"Wal, Cap'n Tucker he hung off; and he tried his best to persuade her to have a funeral, all quiet, there at Camden. He promised to get a minister, and 'tend to it, and wait a day till it was all over, and then take her on to Boston free gratis. But 'twas all no go. She wouldn't hear a word to 't. And she reeled off the talk to him by the yard. And, when talk failed, she took to her water-works again, till finally the cap'n said his resolution was clean washed away, and he jest give up hook and line; and so 'twas all settled and arranged, that, when evening come, she was to be alongside with her boat, and took aboard.

"When she come out o' the cap'n's room to go off, I see Tom Toothacre a watchin' on her. He stood there by the railin's a shavin' up a plug o' baccy to put in his pipe. He didn't say a word; but he sort o' took the measure o' that 'are woman with his eye, and kept a follerin' on her.

"She had a fine sort o' lively look, carried her head up and shoulders back, and stepped as if she had steel springs in her heels.

"'Wal, Tom, what do ye say to her?' says Ben Bowdin.

"'I don't _say_ nothin',' says Tom, and he lit his pipe; 'tain't _my_ busness,' says he.

"'Wal, what do you _think?_' says Ben. Tom gin a hist to his trousers.

"'My thoughts is my own,' says he; 'and I calculate to keep 'em to myself,' says he. And then he jest walked to the side of the vessel, and watched the woman a gettin' ashore. There was a queer kind o' look in Tom's eye.

"Wal, the cap'n he was drefful sort o' oneasy arter she was gone. He had a long talk in the cabin with Mr. More, the fust officer; and there was a sort o' stir aboard as if somethin' was a goin' to happen, we couldn't jest say what it was.

"Sometimes it seems as if, when things is goin' to happen, a body kind o' feels 'em comin' in the air. We boys was all that way: o' course we didn't know nothin' 'bout what the woman wanted, or what she come for, or whether she was comin' agin; 'n fact, we didn't know nothin' about it, and yet we sort o' expected suthin' to come o' it; and suthin' did come, sure enough.

"Come on night, jest at dusk, we see a boat comin' alongside; and there, sure enough, was the lady in it.

"'There, she's comin' agin,' says I to Tom Tooth-acre.

"'Yes, and brought her baggage with her,' says Tom; and he p'inted down to a long, narrow pine box that was in the boat beside her.

"Jest then the cap'n called on Mr. More, and he called on Tom Toothacre; and among 'em they lowered a tackle, and swung the box aboard, and put it in the state-room right alongside the cap'n's cabin.

"The lady she thanked the cap'n and Mr. More, and her voice was jest as sweet as any nightingale; and she went into the state-room arter they put the body in, and was gone ever so long with it. The cap'n and Mr. More they stood a whisperin' to each other, and every once in a while they'd kind o' nod at the door where the lady was.

"Wal, by and by she come out with her han'ker-chief to her eyes, and come on deck, and begun talk-in' to the cap'n and Mr. More, and a wishin' all kinds o' blessin's on their heads.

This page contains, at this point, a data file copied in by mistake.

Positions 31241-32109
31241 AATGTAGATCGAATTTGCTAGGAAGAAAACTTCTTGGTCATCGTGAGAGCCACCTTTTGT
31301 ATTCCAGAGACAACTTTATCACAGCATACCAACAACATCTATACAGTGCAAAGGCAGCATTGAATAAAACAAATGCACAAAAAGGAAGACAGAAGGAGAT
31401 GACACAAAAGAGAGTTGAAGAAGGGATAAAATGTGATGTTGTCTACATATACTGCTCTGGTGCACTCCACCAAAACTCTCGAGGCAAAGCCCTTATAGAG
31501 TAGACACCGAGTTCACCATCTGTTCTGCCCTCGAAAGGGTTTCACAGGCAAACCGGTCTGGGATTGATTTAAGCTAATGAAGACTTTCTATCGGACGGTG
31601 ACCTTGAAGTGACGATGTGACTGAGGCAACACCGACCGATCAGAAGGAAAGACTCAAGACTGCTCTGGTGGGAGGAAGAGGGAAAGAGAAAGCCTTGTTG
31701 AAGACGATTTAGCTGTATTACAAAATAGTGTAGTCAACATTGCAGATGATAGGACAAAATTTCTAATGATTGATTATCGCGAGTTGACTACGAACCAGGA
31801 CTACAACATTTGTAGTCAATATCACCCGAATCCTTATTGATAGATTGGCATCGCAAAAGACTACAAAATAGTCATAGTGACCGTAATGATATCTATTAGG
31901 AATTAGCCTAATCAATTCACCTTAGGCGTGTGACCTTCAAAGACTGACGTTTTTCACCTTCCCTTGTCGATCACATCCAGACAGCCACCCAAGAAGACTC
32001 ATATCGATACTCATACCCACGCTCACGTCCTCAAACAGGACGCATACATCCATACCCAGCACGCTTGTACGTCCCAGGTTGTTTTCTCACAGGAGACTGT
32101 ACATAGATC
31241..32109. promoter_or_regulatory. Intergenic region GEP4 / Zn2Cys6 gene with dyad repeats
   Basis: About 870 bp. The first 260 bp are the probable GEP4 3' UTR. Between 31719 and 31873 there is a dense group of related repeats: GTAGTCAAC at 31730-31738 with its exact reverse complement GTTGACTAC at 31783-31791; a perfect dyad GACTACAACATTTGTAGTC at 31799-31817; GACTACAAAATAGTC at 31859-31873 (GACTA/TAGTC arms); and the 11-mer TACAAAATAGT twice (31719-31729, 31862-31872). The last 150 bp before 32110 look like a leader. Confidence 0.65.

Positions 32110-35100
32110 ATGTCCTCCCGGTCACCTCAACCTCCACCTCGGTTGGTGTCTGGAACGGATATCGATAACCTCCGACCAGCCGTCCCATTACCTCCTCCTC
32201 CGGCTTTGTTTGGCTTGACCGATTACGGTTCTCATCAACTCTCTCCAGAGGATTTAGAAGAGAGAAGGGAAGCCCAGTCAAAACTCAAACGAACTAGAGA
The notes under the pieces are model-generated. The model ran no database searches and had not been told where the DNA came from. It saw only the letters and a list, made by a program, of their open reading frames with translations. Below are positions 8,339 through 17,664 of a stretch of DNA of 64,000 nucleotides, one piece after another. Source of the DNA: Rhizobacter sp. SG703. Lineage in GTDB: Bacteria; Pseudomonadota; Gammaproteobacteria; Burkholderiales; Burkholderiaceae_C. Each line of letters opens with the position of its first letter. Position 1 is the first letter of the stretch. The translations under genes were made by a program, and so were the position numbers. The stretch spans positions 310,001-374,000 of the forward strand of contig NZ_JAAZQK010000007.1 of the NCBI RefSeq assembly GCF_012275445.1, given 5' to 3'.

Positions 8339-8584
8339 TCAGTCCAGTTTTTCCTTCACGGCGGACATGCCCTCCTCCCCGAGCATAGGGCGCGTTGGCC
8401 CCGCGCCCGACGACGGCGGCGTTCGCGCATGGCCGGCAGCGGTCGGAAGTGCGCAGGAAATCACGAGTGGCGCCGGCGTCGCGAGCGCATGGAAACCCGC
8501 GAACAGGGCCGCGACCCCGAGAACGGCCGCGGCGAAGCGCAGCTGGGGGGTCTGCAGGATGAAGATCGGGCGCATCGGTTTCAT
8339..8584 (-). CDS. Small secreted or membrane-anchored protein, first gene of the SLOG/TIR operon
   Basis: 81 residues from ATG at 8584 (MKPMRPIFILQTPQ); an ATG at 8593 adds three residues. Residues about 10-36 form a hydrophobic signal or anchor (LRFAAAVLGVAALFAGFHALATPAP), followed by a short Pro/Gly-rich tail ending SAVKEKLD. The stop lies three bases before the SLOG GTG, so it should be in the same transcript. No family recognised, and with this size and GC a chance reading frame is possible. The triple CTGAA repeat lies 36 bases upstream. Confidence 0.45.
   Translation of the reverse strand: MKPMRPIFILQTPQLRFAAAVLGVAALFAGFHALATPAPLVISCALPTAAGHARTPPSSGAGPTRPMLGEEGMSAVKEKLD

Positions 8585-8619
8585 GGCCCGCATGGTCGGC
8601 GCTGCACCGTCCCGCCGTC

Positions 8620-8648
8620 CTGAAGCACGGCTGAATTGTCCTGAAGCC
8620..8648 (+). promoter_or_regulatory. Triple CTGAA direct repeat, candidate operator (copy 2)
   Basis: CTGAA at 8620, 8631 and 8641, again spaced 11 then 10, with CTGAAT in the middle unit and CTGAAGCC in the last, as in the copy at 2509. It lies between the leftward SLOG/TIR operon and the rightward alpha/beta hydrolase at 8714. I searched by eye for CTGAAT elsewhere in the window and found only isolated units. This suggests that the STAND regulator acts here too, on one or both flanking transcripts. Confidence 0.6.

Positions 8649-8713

"Wal, Tom Toothacre didn't say a word, good or bad; but he jest kep' a lookin' at her, watchin' her as a cat watches a mouse. Finally we up sail, and started with a fair breeze. The lady she kep' a walkin' up and down, up and down, and every time she turned on her heel, I saw Tom a lookin' arter her and kind o' noddin' to himself.

"'What makes you look arter her so, Tom?' says I to him.

"''Cause I think she _wants_ lookin' arter,' says Tom. 'What's more,' says he, 'if the cap'n don't look sharp arter her the devil 'll have us all afore mornin.' I tell ye, Sam, there's mischief under them petticuts.'

"'Why, what do ye think?' says I.

"'Think! I don't think, I knows! That 'are's no gal, nor widder neither, if my name's Tom Tooth-acre! Look at her walk; look at the way she turns on her heel I I've been a watchin' on her. There ain't no woman livin' with a step like that!' says he.

"'Wal, who should the critter be, then?' says I.

"'Wal,' says Tom, 'ef that 'are ain't a British naval officer, I lose my bet. I've been used to the ways on 'em, and I knows their build and their step.'

"'And what do you suppose she's got in that long box?' says I.

"'What has she got?' says Tom. 'Wal, folks might say none o' my bisness; but I s'pects it'll turn out some o' my bisness, and yourn too, if he don't look sharp arter it,' says Tom. 'It's no good, that 'are box ain't.'

"'Why don't you speak to Mr. More?' says I.

"'Wal, you see she's a chipperin' round and a mak-in' herself agreeable to both on 'em, you see; she don't mean to give nobody any chance for a talk with 'em; but I've got my eye on her, for all that. You see I hain't no sort o' disposition to sarve out a time on one o' them British prison-ships,' says Tom Toothacre. 'It might be almighty handy for them British to have "The Brilliant" for a coast-vessel,' says he; 'but, ye see, it can't be spared jest yet. So, madam,' says he,'I've got my eye on you.'

"Wal, Tom was as good as his word; for when Mr. More came towards him at the wheel, Tom he up and says to him, 'Mr. More,' says he, 'that 'are big box in the state-room yonder wants lookin' into.'

"Tom was a sort o' privileged character, and had a way o' speakin' up that the officers took in good part, 'cause they knew he was a fust-rate hand.

"Wal, Mr. More he looks mysterious; and says he, Tom, do the boys know what's in that 'are box?'

"'I bet they don't,' says Tom. 'If they had, you wouldn't a got 'em to help it aboard.'

"'Wal, you see, poor woman,' says Mr. More to Tom, 'she was so distressed. She wanted to get her husband's body to Boston; and there wa'n't no other way, and so the cap'n let it come aboard. He didn't want the boys to suspect what it really Was.'

"'Husband's body be hanged!' said Tom. 'Guess that 'are corpse ain't so dead but what there'll be a resurrection afore mornin', if it ain't looked arter,' says he.

"'Why, what do you mean, Tom?' said Mr. More, all in a blue maze.

"'I mean, that 'are gal that's ben a switchin' her petticuts up and down our deck ain't no gal at all. That are's a British officer, Mr. More. You give my duty to the cap'n, and tell him to look into his wid-der's bandbox, and see what he'll find there.'